Actually, one of the key errors noted on my posting of the Piri Re'is map is rather uncanny circumstantial evidence that one of Re'is sources was
Columbus. Note how hispanola is turned on its side, 90 degrees. In Columbus' day, Japan was hardly known to Europe, but there was some vague
awareness of a long island off the coast of Asia. Columbus would have misrespresented Hispanola to back up his declaration (rather he believed it
himself or not) that he was in Asia. Furthermore, note the absence of Cuba on the map. Columbus made his crew swear that it was a promontory of the
mainland (probably because he wanted credit for finding the mainland).
Also, as I have said already, the notes in the margins of the Piri Re'is map make it clear that the charts of South America come from lost Portugese
One of them, it turns out, may offer a clue to the accuracy of some parts of a map- perhaps explained by the skill of one man, although is not
absolute, as there are several factual errors (such as the number of ships Columbus originally had) in the margins.
And also Colombo was a great astronomer. The coasts and island on this map are taken from Colombo's map.
All of the notes on the map, translated:
The notes also make it clear that the maps which are from the time of Alexander the great are of the East, not the West.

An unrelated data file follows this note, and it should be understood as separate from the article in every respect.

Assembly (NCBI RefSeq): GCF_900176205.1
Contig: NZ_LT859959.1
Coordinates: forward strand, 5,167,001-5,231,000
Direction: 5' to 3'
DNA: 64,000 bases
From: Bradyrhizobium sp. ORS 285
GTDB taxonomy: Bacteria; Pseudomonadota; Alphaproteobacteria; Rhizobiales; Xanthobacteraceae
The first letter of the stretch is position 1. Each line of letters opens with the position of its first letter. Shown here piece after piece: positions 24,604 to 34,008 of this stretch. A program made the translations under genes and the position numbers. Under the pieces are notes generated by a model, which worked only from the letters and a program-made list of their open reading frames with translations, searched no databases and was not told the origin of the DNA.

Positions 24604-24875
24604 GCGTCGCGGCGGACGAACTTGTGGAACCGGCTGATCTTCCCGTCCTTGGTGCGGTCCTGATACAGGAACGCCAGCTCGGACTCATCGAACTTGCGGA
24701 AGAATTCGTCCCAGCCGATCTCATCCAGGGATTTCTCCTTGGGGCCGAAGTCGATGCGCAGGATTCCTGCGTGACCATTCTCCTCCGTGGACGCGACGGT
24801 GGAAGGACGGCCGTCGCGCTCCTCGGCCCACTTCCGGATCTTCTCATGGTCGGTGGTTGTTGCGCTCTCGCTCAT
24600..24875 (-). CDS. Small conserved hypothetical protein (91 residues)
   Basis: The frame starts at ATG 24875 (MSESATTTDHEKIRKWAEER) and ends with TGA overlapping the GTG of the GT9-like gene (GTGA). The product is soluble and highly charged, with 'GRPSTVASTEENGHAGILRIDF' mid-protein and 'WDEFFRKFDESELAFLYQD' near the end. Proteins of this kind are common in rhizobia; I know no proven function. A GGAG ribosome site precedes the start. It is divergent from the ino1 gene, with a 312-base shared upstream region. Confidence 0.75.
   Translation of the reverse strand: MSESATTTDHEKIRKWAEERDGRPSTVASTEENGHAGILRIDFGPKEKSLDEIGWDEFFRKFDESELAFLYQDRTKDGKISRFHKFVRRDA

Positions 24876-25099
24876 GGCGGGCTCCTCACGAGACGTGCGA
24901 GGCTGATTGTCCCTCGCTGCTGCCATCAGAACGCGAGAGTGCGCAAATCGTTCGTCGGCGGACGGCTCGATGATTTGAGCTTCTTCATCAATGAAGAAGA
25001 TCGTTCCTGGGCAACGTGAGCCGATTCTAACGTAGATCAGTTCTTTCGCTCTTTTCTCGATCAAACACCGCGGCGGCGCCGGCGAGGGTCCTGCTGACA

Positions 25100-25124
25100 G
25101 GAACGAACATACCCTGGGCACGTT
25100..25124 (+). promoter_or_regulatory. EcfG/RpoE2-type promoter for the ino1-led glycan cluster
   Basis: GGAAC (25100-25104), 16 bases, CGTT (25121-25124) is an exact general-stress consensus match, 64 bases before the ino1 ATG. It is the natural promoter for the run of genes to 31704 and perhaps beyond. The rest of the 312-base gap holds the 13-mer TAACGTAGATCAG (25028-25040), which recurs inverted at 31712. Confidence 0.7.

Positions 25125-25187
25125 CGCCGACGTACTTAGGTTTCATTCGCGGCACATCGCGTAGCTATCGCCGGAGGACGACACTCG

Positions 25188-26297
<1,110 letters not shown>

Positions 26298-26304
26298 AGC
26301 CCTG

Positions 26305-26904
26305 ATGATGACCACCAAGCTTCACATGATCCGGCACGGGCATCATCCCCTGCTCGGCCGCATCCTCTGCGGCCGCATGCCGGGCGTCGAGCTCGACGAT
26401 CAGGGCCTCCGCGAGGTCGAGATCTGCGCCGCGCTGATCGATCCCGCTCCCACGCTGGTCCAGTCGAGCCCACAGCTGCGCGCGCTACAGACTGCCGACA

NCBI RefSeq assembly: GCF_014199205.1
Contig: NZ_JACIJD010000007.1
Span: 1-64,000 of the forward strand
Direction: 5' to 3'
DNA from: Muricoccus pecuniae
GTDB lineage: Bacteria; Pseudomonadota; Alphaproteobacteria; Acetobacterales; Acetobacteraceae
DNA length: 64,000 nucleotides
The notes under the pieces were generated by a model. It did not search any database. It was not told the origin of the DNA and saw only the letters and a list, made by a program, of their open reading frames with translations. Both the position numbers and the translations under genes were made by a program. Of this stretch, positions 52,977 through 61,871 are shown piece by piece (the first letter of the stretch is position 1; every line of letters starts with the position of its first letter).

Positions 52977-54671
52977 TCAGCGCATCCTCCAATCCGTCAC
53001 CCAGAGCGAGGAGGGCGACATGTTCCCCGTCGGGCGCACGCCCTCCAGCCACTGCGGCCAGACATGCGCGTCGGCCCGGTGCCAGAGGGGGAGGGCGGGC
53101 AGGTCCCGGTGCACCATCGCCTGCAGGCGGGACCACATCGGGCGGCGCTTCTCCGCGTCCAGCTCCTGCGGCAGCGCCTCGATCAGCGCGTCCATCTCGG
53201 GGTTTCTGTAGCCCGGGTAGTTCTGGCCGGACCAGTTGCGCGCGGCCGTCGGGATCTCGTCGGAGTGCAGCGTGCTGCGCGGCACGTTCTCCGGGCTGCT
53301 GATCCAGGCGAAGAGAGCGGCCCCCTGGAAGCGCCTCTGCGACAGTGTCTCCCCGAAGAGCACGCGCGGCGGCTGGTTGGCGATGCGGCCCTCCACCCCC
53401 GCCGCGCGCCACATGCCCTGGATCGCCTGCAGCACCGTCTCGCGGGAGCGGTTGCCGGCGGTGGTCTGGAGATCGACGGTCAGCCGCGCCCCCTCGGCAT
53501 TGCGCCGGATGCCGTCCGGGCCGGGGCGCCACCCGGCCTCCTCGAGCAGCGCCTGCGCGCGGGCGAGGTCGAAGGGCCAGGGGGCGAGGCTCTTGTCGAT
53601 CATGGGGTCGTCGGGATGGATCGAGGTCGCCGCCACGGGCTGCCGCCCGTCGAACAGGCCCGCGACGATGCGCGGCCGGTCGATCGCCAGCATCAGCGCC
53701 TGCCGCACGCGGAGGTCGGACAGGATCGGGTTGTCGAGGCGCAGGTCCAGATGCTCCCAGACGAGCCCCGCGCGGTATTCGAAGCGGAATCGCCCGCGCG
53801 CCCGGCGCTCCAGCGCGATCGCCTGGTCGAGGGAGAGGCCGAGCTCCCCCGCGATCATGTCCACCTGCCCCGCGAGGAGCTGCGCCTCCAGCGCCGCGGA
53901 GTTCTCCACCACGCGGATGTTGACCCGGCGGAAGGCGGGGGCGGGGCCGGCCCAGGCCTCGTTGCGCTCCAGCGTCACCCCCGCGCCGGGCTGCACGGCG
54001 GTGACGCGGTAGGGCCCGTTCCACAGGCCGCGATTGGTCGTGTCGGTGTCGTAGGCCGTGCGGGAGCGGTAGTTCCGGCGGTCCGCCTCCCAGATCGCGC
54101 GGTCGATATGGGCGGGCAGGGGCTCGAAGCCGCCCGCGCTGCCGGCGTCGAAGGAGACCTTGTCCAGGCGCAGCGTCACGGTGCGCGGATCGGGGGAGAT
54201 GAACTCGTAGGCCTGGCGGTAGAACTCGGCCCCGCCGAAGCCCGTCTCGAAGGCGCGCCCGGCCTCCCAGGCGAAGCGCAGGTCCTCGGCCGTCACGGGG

The only really interesting gem, aside from the accuracy of the map itself, as that it claims Columbus had a book telling of a land to the west which
was full of ore. This of course is not at all unlikely, considering that Vinland was settled by the vikings circa 1000 and that Irish monks in Iceland
may well have reported on the new land in the west to the church.
It is in fact probable in my mind that Columbus did have some idea that he was going to unsettled land rather than Asia, and that he misrepresented
the new land as Asia for as long as he could to keep others from jumping at it, as he had demanded hereditary title as governor of all new lands he
discovered. His official story was seriously against the grain- he was undercutting the actual circumference of the Earth by more than half and
claimed that Asia and Europe spanned 225 degrees of the globe, making his claim of the distance between the Canary Island and Japan only 2,400
nautical miles. Of course since Eratosthenes had correctly calculated the earths circumference in the 2nd century BC this was a hard sell. The
Portugese turned him down for exactly this reason. I would even entertain the idea that the church might have stepped in and pressed Spain to take
Columbus up. Ferdinand and Isabella were both devout Catholics afterall, and with the overland route to the Indies blocked by the Muslims, whichever
nation either found a sea route or found an alternative trading partner would have been very powerful. For some reason the Vatican seemed to favor
Castile. Not long before Columbus' time the church had changed its mind about recognition of Portugese possession of the Canaries, and instead
So there is my take on things basically. No highly advanced ancient civilizations, just a very lucky sailor who happened to hear a few things in his
trip to Iceland and later recieved many Portugese charts as a dowry when he married the daughter of a Portugese nobleman, and subsequently talked
Castile and Aragon into backing him, quite possibly because the Catholic church knew there was something out there courtesy of monks in Iceland.